In this picture the Sarcopterygiifin is on the left and the Actinopterygii on the right.
After the devonian the ray finned fishes had a dramatic explosive radiation. Even today though there are some living ray-fins that look a lot like Cheirolepis, such as Amia - the bowfin. Today lobe fined fish are extremely rare, using a non cladistic definition. However there are more sacopterygians around than you might first think! Tetropods are descendant from these lobe finned fishes. As humans are tetrapods, you too are a Sacopterygian!
Reconstruction by Marianne Collins
When: Cambrian (~520 - 500 million years ago)
Where: First described from Burgess Shale formation in BC, Canada, now found fairly worldwide in beds of simular ages.
What: Tuzoia is a bivalve arthropod first known from the Burgess Shale formation. It may seem odd that an animal that looks like an upside down taco with sunglasses on is an arthropod, but this is not as crazy as it first appears! In the crustacean subgroup of Arthropoda many taxa have a bivalve (2 parts that cover a great deal of the animal with a hinge in the middle) shell, if not as adults then in their larva forms. One example of a living group that has this type of shell as adults is the ostracods, and more well known taxa such as lobsters have shells such as this in their juvenile stages. To complicate matters even more, there are a number of fossil taxa, some also known from this locality, that have simular shells.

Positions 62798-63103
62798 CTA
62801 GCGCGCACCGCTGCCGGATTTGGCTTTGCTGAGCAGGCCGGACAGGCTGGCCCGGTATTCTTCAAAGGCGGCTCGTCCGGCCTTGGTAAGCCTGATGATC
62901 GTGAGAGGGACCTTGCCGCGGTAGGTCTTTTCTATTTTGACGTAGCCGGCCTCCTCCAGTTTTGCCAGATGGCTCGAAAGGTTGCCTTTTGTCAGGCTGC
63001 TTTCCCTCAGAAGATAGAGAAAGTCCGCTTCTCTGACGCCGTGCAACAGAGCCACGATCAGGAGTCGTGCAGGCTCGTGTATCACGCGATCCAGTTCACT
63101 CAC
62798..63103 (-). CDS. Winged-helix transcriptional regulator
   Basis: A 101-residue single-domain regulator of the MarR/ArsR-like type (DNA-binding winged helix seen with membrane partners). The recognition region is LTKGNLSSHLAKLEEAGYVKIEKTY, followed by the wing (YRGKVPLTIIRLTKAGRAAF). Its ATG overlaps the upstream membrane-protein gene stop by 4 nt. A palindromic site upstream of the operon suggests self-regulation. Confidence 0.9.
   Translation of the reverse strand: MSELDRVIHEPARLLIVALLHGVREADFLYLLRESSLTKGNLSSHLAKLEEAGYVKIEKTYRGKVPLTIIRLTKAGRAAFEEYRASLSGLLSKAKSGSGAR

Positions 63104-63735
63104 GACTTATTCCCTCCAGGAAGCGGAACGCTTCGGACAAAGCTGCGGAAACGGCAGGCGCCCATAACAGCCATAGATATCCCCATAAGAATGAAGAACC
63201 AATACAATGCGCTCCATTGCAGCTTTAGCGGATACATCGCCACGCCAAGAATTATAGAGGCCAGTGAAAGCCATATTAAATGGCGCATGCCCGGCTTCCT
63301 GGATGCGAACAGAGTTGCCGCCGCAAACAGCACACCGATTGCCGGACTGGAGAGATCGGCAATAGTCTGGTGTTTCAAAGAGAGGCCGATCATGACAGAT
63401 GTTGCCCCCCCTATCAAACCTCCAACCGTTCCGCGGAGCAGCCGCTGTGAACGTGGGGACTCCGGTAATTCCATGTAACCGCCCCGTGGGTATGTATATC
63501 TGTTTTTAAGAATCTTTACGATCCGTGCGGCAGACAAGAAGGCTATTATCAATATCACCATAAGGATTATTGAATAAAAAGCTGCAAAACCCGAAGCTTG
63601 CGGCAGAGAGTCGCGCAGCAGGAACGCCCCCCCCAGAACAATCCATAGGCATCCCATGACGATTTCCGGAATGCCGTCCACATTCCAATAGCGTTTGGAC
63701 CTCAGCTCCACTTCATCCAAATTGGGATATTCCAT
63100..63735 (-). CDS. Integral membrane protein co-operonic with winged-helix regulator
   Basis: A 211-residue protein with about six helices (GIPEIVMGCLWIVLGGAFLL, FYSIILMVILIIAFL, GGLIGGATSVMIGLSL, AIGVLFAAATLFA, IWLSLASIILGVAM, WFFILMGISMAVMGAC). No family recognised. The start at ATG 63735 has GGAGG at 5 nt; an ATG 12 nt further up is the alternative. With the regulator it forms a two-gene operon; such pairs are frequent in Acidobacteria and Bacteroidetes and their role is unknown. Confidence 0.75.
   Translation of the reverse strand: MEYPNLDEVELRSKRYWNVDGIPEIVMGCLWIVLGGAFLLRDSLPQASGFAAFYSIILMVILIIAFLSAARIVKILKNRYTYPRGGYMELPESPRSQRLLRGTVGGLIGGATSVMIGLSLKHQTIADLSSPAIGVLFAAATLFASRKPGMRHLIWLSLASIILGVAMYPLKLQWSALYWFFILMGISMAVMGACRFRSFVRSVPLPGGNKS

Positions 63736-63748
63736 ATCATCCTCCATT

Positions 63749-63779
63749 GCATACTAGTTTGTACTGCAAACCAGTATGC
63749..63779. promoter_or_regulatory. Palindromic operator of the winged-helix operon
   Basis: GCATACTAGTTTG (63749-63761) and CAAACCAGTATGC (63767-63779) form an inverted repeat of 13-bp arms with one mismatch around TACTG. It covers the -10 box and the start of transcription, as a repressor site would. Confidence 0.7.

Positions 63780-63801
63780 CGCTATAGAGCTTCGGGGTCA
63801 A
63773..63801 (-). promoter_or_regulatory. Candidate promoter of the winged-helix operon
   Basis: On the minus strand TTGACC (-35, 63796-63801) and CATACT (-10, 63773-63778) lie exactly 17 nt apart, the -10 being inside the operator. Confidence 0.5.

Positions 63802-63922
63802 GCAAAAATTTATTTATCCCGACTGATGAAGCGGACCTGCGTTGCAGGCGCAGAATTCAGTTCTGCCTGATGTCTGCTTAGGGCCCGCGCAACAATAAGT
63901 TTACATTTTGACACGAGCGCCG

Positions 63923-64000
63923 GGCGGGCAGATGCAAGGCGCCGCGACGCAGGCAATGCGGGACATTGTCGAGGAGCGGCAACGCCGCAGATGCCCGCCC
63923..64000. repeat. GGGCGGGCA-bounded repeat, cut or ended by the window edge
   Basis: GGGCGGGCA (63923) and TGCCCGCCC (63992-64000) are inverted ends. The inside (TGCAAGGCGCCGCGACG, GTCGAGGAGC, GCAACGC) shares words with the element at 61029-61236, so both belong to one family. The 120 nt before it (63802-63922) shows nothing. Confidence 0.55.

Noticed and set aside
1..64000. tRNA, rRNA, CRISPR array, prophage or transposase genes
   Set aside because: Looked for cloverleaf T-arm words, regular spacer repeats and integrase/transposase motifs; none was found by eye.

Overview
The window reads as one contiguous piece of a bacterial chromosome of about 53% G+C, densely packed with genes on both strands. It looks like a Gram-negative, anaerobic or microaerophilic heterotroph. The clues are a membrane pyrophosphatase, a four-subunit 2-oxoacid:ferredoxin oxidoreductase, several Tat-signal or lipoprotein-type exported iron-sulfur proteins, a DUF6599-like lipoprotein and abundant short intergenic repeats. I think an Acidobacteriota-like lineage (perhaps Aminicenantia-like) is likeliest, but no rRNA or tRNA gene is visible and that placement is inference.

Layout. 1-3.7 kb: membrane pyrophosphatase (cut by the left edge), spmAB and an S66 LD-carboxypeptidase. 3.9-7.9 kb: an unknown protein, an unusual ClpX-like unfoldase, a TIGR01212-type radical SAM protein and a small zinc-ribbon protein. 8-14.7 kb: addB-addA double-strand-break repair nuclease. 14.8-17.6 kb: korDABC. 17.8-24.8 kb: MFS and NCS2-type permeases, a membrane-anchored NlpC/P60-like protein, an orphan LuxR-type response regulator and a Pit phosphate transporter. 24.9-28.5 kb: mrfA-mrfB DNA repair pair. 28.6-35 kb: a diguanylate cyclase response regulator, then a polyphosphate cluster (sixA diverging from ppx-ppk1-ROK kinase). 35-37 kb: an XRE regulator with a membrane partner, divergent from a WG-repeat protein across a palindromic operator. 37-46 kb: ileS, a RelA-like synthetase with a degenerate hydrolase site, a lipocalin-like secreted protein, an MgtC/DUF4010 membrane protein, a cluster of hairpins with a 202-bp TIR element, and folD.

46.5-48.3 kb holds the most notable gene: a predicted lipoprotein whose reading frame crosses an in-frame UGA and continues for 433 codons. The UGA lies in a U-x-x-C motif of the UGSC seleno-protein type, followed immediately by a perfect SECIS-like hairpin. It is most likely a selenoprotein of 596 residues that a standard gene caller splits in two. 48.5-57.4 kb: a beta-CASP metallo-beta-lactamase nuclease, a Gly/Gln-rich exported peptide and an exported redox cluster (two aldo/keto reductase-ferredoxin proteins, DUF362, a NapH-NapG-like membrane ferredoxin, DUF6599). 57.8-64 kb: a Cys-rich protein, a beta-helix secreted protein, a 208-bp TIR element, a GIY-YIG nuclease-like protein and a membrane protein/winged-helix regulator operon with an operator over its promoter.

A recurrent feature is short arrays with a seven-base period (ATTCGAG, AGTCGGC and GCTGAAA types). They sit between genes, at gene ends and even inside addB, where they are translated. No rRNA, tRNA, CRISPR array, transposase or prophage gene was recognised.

In life Tuzoia swam freely though the water column. Without knowledge of its mouth parts its difficult to know if it was a filter feeder or a small predator. Tuzoia reached a maximum size of about 7 inches (~180 mm).
For more information and images see: http://www.burgess-shale.rom.on.ca/en/fossil-gallery/view-species.php?id=125&m=5&&ref=i
And check out the Burgess Shale tag on Daily Fossil to see other odd odd animals from this formation!